BRIC: Challenging the Western economic dominance
Posted on May 18th, 2011

By Philip Fernando

 BRIC: Brazil, Russia, India and China are the cynosure of the world. The four countries are beginning to be dominant economies. They would equal or surpass USA, Germany, Japan and France as a bloc within the next two decades. The economist who predicted that in 2001 was Jim O’Neill, chief economist for Goldman Sachs, who publicly, and in Goldman’s name got it right. BRIC’s amazing growth as an economic powerhouse by 2020 seemed smack on target.

 BRIC has come into everyday parlance describing the manner investments take hold as financiers and policymakers combine their strengths. It was reported that many financial institutions now run BRIC funds; business schools have launched BRIC courses. In Brazil, Rio de Janeiro organized the first BRIC think-tank this year. The concept is catching on like lightening.

It was standard practice to always look up to USA-Europe axis and its appendages when talking of economic norms. O’Neil has virtually re-drawn a new focal point of reference. The shift is quite discernible. Fundamental forays into thinking in terms of economic strength in areas like planning, investment outlook and assembly of resources impressed O’Neill as he made his forecast.

 The dominant globalization force prevalent for decades with USA setting the pace had taken a tumble. Market forces are not the dominant sacrosanct principles now.

 There is a greater depth of understanding among nations and key players like China and India with Brazil and Russia in their wake able to set the tone.

Paradigm change in the making

O’Neill was quite certain that the time for making the paradigm change would come. A closer examination of the non-Western way of economic policy perspective started to trickle down and soon it was a stream in spate. BRIC countries are poles apart geographically and culturally. Their impact seemed as if they are a bloc.

 They had the largest populations of the world amongst them as they plunged into global markets with great dynamism. They were acting as if they were in unison being governed by one body. Their economic focus jived.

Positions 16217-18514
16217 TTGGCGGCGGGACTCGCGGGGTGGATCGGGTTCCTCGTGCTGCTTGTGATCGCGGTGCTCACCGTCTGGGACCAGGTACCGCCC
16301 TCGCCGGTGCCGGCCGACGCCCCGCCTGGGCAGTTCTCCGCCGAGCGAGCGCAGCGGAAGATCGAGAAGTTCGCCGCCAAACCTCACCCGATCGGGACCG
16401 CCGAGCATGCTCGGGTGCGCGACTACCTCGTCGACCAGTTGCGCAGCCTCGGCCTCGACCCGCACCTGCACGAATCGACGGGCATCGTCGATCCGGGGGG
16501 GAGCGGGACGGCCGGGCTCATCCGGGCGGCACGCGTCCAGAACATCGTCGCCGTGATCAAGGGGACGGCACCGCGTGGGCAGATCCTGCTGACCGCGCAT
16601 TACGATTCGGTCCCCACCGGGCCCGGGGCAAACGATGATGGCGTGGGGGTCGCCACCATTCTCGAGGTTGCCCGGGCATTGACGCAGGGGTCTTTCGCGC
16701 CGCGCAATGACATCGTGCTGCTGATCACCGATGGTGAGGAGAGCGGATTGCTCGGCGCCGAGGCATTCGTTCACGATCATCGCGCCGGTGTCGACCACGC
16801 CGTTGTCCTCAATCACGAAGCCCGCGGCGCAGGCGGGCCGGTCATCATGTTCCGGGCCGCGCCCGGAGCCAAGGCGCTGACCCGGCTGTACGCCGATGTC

The achievement of BRIC seemed staggering. China is the world’s second largest and fastest-growing major economy, with average growth rates of 10 percent for the past 30 years. She is also the largest exporter, second largest importer of goods in the world and world’s top manufacturer in 2011, surpassing the United States..

Huge capital inflow to China

The inflow of capital into China is strikingly huge. In 2010, inbound foreign direct investment into China surpassed $100 bn for the first time, and investment overseas by Chinese companies in non-financial sectors totaled $59 billion. The country’s per capita GDP is $7,518 (IMF, 93rd in the world) in 2010.

 The economy of India is the tenth largest in the world by nominal GDP and the fourth largest by purchasing power parity (PPP). The country’s per capita GDP (PPP) is $3,339 (IMF, 129th) in 2010. India has shown amazing agility in pursuing multiple goals of growth and income re-distribution within a democratic setup.

 The economy of Brazil is the world’s seventh largest by nominal GDP and eighth largest by purchasing power parity. Brazil has moderately free markets and an inward-oriented economy. Its economy is the largest in Latin American nations and the second largest in the western hemisphere. Brazil is one of the fastest-growing major economies in the world with an average annual GDP growth rate of over 5 percent.

 The economy of Russia is the eleventh largest economy in the world by nominal value and the sixth largest by purchasing power parity (PPP). Russia is endowed with an abundance of natural gas, oil, coal and precious metals. Russia has undergone significant changes since the collapse of the Soviet Union, moving from a centrally planned economy to a more market-based and globally integrated economy.

Billionaires galore in Moscow

Russia for the first time showed steady economy gains, and partially closed the competitiveness gap with India and China among the BRIC economies. Important steps taken since the 1990s toward fiscal sustainability, as well as measures taken to liberalize and open the economy, have significantly boosted the country’s competitiveness.

 As of 2011, Russia’s capital, Moscow, now has the highest billionaire population of any city in the world. Economic reforms in the 1990s privatized most industry, with notable exceptions in the energy and defence-related sectors. That privatization process, including a much criticized “ƒ”¹…”loans-for-shares’ scheme that turned over major state-owned firms to politically connected “ƒ”¹…”oligarchs’, has left equity ownership highly concentrated.

 Four diverse economic entities are showcasing their strengths in an extraordinary manner.

Leave a Reply

You must be logged in to post a comment.

 

 


Copyright © 2019 LankaWeb.com. All Rights Reserved. Powered by Wordpress